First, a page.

Justification of Red List Category
This species is restricted to a small range, in which habitat loss and degradation are causing a slow population decline. Even though the population size has not been quantified directly it is likely small, and therefore the species is assessed as Near Threatened.
The global population size has not been quantified, but the species is described as common to fairly common (Stotz et al. 1996).
Currently, 60,000-80,000 ha within its range are covered by forest with 75% canopy (Global Forest Watch 2021). Assuming that this species occurs at a similar density than a congener (S. robbinsi in Ecuador: 2 mature individuals in 7 ha of forest; Hermes et al. 2017), and further assuming that half of the forests are occupied, the population may number 8,500-11,500 mature individuals. This number however requires confirmation.
Based on the spatial spread of records (eBird 2021) and accounting for the generally low dispersal abilities of tapaculos (Krabbe and Schulenberg 2003), it is conceivable that the species forms several small subpopulations.
This species is assessed as being decline owing to ongoing habitat destruction (del Hoyo et al. 2003).
Currently, tree cover within the range is lost at a rate of up to 7% over ten years (Global Forest Watch 2021, using Hansen et al.  data and methods disclosed therein). While the species is forest-restricted, it appears to tolerate some degree of disturbance, as long as a dense understory vegetation is present (Krabbe and Schulenberg 2020). Population declines are therefore tentatively placed in the band 1-9% over ten years.
The species occurs on the eastern slope of the western Andes in Cajamarca and La Libertad, Peru.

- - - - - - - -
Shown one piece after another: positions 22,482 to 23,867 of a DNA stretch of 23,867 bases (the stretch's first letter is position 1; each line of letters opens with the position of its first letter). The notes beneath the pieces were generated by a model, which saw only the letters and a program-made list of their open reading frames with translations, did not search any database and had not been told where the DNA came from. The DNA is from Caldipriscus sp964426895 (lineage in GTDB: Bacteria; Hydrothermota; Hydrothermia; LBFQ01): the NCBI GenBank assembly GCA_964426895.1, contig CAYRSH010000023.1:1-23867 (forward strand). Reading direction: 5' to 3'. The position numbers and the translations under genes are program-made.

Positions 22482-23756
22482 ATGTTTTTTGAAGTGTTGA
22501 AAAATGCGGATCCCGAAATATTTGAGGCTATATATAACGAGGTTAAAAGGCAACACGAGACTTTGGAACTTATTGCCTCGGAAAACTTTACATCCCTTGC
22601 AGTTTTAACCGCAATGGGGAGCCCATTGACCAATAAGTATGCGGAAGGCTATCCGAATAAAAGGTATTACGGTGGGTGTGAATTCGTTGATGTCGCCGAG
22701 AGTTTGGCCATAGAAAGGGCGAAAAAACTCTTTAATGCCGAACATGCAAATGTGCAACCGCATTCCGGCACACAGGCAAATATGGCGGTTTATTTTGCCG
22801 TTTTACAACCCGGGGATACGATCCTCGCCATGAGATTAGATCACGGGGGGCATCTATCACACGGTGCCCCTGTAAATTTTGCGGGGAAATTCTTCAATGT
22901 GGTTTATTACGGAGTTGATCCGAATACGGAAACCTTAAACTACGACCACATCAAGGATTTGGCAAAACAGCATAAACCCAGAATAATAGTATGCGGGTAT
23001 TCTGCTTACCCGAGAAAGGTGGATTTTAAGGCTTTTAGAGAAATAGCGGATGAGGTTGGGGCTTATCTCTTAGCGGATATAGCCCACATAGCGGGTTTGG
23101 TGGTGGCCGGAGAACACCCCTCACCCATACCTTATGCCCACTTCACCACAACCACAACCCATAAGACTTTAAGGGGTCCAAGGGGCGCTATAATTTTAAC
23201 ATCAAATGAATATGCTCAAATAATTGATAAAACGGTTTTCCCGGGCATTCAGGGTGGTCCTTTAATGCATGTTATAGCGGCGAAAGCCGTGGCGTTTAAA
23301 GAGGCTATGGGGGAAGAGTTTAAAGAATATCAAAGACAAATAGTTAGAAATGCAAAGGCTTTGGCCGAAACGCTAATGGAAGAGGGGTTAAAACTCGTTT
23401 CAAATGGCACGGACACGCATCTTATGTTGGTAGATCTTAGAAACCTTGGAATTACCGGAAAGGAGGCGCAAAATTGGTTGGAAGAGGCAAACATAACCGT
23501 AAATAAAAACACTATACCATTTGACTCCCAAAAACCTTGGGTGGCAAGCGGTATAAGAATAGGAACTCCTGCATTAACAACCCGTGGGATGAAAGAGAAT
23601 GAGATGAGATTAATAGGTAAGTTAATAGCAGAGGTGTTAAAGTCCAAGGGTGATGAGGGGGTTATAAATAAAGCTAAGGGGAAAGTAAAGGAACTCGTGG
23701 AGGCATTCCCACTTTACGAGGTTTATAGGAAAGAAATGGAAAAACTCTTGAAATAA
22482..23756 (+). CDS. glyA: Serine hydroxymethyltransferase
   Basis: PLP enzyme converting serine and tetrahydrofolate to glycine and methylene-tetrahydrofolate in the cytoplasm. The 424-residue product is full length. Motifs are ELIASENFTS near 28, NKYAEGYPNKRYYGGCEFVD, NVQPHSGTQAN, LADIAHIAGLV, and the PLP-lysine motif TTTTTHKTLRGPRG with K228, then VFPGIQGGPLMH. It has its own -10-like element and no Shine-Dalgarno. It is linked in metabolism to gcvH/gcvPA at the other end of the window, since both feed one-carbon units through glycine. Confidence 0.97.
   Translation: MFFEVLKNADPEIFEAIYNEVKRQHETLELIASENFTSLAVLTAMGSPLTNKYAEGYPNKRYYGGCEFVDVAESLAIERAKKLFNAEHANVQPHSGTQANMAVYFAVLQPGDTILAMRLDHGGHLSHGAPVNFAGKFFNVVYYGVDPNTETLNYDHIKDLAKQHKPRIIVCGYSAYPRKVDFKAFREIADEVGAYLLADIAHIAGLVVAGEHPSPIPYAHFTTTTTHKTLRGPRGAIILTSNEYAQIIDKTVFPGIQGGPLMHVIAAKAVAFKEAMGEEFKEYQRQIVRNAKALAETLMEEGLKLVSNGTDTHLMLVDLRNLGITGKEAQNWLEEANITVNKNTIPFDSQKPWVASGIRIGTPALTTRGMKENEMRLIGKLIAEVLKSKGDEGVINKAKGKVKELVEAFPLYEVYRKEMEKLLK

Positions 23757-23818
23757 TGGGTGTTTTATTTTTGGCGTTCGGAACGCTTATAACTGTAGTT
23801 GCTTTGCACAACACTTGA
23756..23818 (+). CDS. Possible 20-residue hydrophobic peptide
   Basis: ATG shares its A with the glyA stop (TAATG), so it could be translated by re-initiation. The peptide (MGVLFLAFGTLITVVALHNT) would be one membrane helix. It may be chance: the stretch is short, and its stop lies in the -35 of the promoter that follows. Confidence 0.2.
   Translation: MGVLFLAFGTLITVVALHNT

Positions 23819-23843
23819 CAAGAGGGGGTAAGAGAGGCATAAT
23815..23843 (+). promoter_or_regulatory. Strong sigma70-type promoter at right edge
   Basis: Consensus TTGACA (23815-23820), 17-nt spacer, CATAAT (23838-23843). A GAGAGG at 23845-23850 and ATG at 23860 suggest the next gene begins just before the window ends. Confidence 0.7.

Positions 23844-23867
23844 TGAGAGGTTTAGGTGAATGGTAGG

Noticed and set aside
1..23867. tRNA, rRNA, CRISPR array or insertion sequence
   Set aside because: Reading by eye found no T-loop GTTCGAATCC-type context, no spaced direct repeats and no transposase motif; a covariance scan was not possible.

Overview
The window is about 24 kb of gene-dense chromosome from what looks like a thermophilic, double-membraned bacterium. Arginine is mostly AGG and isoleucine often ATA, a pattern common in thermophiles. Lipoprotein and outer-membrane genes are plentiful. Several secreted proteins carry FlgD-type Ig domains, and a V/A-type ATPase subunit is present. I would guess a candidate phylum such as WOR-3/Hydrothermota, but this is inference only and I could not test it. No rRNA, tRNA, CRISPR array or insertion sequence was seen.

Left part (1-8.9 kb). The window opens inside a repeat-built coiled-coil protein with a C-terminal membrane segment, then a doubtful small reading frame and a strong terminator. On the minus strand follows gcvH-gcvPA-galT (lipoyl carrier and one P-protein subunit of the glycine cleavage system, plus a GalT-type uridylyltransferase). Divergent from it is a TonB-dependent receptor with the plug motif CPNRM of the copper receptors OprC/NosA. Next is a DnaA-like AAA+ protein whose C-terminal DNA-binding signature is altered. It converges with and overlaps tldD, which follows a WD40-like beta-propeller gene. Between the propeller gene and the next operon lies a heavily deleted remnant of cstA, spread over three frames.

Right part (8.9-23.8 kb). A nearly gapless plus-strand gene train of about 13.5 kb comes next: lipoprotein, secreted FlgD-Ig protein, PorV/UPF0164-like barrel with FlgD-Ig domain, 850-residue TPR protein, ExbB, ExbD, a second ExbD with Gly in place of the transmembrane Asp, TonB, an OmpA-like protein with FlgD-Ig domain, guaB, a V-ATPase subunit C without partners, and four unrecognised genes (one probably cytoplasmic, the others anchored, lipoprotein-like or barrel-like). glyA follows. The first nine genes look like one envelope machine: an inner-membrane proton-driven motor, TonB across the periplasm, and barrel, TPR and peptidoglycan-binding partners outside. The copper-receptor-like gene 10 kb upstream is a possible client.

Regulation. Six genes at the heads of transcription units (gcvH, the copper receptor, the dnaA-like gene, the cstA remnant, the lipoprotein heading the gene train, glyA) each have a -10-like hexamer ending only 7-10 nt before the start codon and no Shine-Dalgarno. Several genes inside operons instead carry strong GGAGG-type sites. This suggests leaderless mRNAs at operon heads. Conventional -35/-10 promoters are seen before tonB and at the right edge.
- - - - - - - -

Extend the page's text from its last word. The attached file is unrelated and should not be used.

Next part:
The species inhabits dense, shrubby understory of humid montane forest at elevations of 2,000-3,170 m (Krabbe and Schulenberg 2020). It appears to tolerate some habitat disturbance (Krabbe and Schulenberg 2020). Its biology and ecology are to date largely unknown.
The species is threatened by the loss of forested habitat through logging, conversion for agricultural purposes and fires (Krabbe and Schulenberg 2020).
Conservation Actions Underway
No targeted actions are known for this species, and none of its habitat is protected (Krabbe and Schulenberg 2020).
Conservation Actions Proposed
Quantify the population size. Research the species's biology, ecology, behaviour and subpopulation structure. Research the impact of threats on the population size. Monitor the population trend.
Establish protected areas within the range. Consider establishing reforestation projects to facilitate movement and restore dispersal corridors between disconnected habitat patches. Raise awareness for the species and its habitat.
Text account compilers
Butchart, S. & Ekstrom, J.
BirdLife International (2022) Species factsheet: Scytalopus unicolor. Downloaded from http://www.birdlife.org on 26/09/2022. Recommended citation for factsheets for more than one species: BirdLife International (2022) IUCN Red List for birds. Downloaded from http://www.birdlife.org on 26/09/2022.